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According to this post the code below should compile, while it is not.

class Base
    protected m_x as integer
end class

class Derived1
    inherits Base
    public sub Foo(other as Base)
        other.m_x = 2
    end sub
end class

class Derived2
    inherits Base
end class

What could be wrong with it? I just created a new VB.NET console project and copypasted the code.

The error message I got is: 'SampleProject.Base.m_x' is not accessible in this context because it is 'Protected'. Have checked on different .NET framework versions (2.0, 3.0 and 3.5).

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Move Foo() to the Base class. –  Hans Passant Nov 29 '10 at 15:04
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3 Answers 3

up vote 3 down vote accepted

Protected members are only accessible from derived classes via MyBase.m_x (base in C#). You could write:

public sub Foo(other as Base)
    MyBase.m_x = 2
end sub

The reason why other.m_x = 2 does not compile is, because other is not(or must not necessarily be) the base class' instance of the current instance of Derived1. It could be any instance of Base because it is a parameter value.

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You can access the inherited variable, not the one from an instance of the base class.

class Base
    protected m_x as integer
end class

class Derived1
    inherits Base
    public sub Foo(other as Base)
        MyBase.m_x = 2 ' OK - Access inherited member
        other.m_x = 2 ' NOT OK - attempt to access a protected field from another instance
    end sub
end class
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That is technically not correct. If both were of the type Derived1, you could access the protected member of both. The problem is that he is using the base type which is not legal (because other could be something like Derived42 which has no relationship to Derived1). –  Justin Niessner Nov 29 '10 at 14:06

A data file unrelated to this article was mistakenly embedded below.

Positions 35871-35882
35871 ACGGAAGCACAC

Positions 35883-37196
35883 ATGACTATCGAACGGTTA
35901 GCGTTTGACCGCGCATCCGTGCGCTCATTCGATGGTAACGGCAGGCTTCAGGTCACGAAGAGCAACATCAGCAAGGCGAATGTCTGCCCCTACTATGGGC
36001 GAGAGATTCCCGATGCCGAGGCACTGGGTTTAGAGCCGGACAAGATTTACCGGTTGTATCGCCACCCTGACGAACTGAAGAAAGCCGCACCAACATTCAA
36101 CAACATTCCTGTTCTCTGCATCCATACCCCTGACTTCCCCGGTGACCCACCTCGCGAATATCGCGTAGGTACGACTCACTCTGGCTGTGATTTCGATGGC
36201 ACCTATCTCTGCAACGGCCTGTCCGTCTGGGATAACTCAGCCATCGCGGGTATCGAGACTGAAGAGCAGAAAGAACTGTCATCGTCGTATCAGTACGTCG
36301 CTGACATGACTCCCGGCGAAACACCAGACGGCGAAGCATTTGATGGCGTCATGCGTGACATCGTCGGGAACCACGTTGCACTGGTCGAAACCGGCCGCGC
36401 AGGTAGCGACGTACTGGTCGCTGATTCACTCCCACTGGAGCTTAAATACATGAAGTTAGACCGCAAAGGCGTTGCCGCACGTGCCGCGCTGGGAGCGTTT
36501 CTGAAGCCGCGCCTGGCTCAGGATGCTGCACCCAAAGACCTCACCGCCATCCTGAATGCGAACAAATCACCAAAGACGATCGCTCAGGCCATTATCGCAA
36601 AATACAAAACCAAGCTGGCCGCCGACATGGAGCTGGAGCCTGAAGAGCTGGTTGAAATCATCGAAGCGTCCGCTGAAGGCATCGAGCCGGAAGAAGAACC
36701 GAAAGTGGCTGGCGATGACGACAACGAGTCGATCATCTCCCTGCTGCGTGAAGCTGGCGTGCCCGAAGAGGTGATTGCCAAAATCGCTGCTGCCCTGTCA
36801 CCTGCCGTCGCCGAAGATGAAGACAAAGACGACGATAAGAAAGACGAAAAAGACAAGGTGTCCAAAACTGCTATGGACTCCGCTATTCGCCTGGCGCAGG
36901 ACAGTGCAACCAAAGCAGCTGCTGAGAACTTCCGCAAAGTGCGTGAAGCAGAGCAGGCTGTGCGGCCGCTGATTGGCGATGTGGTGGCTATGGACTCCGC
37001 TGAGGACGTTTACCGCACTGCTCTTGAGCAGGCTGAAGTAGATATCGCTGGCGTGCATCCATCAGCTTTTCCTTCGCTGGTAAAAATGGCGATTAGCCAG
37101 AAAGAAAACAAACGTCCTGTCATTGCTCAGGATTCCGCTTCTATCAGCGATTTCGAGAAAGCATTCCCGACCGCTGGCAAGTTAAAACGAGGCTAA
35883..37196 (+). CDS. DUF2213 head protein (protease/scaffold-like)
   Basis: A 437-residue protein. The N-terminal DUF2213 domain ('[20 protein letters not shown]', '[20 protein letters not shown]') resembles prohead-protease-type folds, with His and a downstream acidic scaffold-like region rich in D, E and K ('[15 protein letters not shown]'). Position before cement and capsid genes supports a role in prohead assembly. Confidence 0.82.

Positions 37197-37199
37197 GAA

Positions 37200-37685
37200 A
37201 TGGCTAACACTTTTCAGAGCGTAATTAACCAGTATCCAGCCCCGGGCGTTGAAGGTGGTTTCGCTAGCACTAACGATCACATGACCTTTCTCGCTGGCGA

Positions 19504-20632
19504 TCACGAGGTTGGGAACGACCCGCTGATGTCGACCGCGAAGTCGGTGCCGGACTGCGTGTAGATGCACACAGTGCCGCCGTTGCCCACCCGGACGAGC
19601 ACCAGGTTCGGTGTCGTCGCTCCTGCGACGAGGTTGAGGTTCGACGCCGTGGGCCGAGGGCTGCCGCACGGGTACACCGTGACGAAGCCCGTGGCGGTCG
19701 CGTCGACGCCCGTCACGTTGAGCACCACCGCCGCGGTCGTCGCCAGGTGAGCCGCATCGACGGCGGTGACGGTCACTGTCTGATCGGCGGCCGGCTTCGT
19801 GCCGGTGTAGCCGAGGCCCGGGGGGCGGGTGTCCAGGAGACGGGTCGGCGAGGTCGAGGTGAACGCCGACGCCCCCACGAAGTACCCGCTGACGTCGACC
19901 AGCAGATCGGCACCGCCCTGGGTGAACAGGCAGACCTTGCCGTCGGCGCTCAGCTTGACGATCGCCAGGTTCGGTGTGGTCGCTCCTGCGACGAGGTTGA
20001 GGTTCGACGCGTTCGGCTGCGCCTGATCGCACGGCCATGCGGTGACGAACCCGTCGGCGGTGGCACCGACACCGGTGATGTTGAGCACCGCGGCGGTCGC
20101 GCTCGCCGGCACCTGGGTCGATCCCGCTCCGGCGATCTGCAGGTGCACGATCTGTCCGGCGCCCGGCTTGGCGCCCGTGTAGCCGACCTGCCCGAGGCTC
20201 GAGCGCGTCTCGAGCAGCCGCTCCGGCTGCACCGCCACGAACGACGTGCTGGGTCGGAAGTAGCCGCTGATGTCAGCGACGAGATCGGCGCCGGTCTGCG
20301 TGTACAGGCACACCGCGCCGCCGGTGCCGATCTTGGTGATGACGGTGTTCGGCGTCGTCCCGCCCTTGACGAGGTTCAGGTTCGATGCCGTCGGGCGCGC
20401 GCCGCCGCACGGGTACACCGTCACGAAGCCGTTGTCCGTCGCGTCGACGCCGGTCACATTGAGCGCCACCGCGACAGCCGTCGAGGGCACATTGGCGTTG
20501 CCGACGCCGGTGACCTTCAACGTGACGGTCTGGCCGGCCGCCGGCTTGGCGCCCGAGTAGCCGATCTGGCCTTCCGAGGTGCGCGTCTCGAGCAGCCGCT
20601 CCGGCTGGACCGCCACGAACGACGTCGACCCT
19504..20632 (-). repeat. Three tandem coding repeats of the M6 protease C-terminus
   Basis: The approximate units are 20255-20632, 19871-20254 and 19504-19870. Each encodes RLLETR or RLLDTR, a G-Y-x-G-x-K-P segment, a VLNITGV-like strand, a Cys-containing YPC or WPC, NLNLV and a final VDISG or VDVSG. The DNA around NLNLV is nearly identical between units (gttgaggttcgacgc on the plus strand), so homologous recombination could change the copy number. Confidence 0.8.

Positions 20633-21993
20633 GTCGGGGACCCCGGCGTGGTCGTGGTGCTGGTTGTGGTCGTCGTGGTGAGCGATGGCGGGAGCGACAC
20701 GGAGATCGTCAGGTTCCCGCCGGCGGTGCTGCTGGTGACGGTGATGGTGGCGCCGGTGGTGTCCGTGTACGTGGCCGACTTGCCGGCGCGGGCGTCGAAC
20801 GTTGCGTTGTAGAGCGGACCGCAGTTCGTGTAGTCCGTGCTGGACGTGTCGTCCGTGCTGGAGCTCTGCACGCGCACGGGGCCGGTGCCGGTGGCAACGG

@Justin - clarified that I am talking about an instance of the base class. –  Oded Nov 29 '10 at 14:07
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A key aspect of protected members is that a class can effectively seal off inherited protected members from access by any classes other than its ancestors (it would be nice if a class could both override a parent's method/property and also block child classes from accessing it, but so far as I can tell there's no way of doing that without adding an extra layer of hierarchy). For example, a class which happens to support cloning, but might be a useful base class for classes which would not, could have a Protected "Clone" method. Subclasses which don't support cloning could prevent their own subclasses from calling Clone by creating a dummy nested class called "Clone" which would shadow the parent Clone method.

If objects could access protected members elsewhere in the inheritance chain, this aspect of "protected" would no longer be applicable.

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